Enlightenment used to be something of a dirty word in the west, or at least it used to be considered improper to make any claims to be enlightened. People would say this reticence was an “eastern thing” — a sign of how spiritually mature Asia was, because of course you would “just know” that someone was Enlightened.
This was always nonsense. Looking at the Buddhist scriptures it’s hard to ignore the Buddha’s “Lion’s Roar” where he declares that he is awakened. There are two entire books of the Buddhist scriptures — the Therigatha and Theragatha — which are entirely composed of verses composed by people declaring that they, too, were Enlightened.
Title: The End of Your World: Uncensored Straight Talk on the Nature of Enlightenment
Publisher: Sounds True
Available from: Sounds True, Amazon.co.uk, Amazon.co.uk Kindle Store, Amazon.com, and Amazon.com Kindle Store.
So there’s nothing in the original Buddhist tradition that says you should be shy and bashful about your spiritual attainments. (Falsely claiming spiritual attainments is, of course, frowned upon, but that’s an entirely different matter.) So how did this myth arise? I suspect that in many cases western teachers were not saying whether they were enlightened or not because they hoped people would think they were. Often teachers are as bashful about saying that they are not awakened as about saying that they are. How delicious to keep people guessing!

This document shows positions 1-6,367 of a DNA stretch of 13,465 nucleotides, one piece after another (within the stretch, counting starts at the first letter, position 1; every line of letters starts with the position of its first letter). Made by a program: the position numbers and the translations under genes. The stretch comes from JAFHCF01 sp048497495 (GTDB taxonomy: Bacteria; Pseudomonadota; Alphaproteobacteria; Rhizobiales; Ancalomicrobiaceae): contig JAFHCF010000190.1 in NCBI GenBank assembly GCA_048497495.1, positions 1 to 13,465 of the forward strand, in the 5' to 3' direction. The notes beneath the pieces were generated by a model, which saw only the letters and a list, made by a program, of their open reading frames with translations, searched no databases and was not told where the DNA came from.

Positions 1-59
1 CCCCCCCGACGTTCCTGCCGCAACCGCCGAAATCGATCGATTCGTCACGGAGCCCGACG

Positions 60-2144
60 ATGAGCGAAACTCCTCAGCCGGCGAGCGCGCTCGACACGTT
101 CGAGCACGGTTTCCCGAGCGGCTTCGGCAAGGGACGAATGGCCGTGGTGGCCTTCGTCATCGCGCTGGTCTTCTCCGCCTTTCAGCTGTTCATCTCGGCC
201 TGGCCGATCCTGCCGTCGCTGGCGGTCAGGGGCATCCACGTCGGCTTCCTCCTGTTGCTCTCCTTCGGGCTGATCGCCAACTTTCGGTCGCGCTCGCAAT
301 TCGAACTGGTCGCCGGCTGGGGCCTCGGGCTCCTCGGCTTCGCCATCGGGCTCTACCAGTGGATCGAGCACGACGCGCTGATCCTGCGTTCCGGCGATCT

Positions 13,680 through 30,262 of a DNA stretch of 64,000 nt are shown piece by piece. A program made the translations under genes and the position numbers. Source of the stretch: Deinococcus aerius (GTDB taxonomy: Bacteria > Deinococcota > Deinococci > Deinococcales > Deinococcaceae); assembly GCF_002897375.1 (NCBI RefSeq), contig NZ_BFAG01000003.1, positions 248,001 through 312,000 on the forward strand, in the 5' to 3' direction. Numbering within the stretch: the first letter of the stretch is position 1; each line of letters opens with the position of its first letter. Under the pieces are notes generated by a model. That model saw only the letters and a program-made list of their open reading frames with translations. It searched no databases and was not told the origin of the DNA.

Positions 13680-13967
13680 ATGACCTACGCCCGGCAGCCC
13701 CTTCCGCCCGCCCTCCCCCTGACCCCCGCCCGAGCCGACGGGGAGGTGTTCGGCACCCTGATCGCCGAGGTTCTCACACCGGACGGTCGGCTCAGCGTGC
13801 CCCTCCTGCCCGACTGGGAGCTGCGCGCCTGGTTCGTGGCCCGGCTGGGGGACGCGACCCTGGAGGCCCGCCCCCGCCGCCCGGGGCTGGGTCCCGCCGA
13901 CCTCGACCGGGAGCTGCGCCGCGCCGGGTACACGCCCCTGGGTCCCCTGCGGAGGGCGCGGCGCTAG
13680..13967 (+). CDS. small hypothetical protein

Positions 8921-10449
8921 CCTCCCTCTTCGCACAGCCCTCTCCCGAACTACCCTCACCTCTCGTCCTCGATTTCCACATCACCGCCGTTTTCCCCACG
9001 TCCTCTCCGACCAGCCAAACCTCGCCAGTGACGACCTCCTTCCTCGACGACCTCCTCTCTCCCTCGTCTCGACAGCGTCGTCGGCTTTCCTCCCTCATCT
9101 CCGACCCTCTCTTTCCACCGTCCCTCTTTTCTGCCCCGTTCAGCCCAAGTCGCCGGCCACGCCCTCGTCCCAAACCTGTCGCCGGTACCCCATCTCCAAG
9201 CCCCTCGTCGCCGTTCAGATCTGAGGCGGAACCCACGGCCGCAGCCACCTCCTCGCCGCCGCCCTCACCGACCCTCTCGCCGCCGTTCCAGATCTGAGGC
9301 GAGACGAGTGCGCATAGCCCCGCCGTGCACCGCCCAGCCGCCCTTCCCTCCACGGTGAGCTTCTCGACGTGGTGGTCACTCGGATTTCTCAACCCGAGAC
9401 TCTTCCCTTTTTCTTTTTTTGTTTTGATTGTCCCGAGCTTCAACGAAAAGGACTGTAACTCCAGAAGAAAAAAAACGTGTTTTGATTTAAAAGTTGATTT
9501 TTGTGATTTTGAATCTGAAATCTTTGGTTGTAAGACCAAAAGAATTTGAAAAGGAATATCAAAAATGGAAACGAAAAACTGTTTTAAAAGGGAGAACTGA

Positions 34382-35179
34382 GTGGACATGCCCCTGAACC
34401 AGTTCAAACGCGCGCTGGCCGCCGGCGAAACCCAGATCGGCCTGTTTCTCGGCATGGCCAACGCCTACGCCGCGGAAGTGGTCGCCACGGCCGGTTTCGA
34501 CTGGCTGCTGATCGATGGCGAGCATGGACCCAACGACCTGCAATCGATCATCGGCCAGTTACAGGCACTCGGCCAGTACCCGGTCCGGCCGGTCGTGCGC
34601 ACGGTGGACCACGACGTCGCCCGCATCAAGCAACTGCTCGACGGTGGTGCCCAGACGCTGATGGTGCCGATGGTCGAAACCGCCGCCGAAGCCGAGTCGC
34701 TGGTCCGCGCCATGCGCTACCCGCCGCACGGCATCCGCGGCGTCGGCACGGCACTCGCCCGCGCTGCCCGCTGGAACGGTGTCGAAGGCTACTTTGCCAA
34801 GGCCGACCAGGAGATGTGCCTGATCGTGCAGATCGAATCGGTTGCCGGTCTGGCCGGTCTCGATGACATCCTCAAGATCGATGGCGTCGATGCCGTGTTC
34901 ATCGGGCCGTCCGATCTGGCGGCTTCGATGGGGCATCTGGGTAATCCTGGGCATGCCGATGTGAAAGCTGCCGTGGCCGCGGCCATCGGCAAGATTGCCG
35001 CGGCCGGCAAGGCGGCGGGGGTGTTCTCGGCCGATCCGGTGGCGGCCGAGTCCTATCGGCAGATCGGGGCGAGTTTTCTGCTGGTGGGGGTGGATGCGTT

But all that is changing. Western teachers — some of them very impressive individuals — are beginning to “come out” and to proclaim their awakening. They’re also explicitly teaching others how to wake up to reality. Adyashanti is one of those. Initially trained in the Zen tradition, Adya (as he is known) is now something of a post-Buddhist freewheeling non-dualist, having shed his Zen persona along with his ego. As best as I can gather, he doesn’t teach meditation, but instead offers “satsangs” (a term he has borrowed from the Hindu non-dualist tradition) where he simply talks.
“I’m not the kind of spiritual teacher who has a personal relationship with my students. I come, I teach, we interact when I teach, but I don’t have a retreat center; I don’t have an avenue in which we relate in a casual way.”
The End of Your World is an attempt to help others who may be experiencing awakening, or have experienced it, or have experienced something that they think might be awakening. It’s aimed at those who are confused about what the next step might be, or who are baffled by finding that spiritual awakening actually might bring with it a whole set of problems. The book has an authentic ring to it, and I have no doubt that Adya is in fact enlightened.
Adya has a broad definition of awakening. He includes not only permanent insights, but temporary experiences of non-duality. Thus, experiences that that the Buddhist tradition would emphatically deny are states of true awakening (the fourth jhana, and any of the so-called formless jeans) might be regarded by Adya as experiences of enlightenment. He does acknowledge that “some would say that if an awakening is momentary, it is not a real awakening,” but goes on to dismiss this on the grounds that non-abiding awakening (as he calls it) is on a trajectory toward the real deal. I’m not entirely convinced by this. On the one hand I see it as a kind of “spiritual grade inflation” (great for self-esteem!) but on the other hand I do think that experiences of selfless non-duality are important steps toward awakening and shouldn’t be undervalued.